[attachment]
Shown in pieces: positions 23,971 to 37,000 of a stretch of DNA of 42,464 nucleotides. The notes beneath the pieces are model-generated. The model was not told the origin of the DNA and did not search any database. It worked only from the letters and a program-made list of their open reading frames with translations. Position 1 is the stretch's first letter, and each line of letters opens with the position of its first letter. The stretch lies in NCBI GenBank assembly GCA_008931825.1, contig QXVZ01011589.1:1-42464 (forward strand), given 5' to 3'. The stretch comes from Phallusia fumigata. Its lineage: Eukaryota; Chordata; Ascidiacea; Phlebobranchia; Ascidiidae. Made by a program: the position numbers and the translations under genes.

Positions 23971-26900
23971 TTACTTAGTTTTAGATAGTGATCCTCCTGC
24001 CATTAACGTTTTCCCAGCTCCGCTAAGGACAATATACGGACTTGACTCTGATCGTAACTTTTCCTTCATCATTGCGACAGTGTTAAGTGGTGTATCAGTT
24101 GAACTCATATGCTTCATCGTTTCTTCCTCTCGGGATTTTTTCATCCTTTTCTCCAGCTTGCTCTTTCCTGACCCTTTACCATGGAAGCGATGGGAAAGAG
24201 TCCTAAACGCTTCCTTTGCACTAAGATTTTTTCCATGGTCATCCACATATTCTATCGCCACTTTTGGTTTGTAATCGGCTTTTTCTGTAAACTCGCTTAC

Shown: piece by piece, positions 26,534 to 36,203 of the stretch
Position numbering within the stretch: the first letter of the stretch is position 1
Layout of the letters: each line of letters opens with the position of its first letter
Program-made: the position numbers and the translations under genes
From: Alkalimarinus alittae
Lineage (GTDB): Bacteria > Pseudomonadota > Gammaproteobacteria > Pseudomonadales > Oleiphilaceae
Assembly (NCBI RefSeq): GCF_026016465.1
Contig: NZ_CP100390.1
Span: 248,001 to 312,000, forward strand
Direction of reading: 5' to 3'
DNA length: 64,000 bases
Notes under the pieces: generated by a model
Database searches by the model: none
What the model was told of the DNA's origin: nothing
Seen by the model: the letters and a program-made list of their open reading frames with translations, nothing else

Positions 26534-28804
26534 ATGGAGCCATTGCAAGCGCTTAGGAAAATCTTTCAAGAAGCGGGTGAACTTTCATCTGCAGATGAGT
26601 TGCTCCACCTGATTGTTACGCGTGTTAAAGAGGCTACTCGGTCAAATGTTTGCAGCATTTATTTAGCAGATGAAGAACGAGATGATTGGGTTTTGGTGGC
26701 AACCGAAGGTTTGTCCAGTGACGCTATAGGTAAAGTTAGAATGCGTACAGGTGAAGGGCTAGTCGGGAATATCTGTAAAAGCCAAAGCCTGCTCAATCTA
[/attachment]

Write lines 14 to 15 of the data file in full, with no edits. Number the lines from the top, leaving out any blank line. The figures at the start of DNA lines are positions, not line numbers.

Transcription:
Contig: NZ_CP100390.1
Span: 248,001 to 312,000, forward strand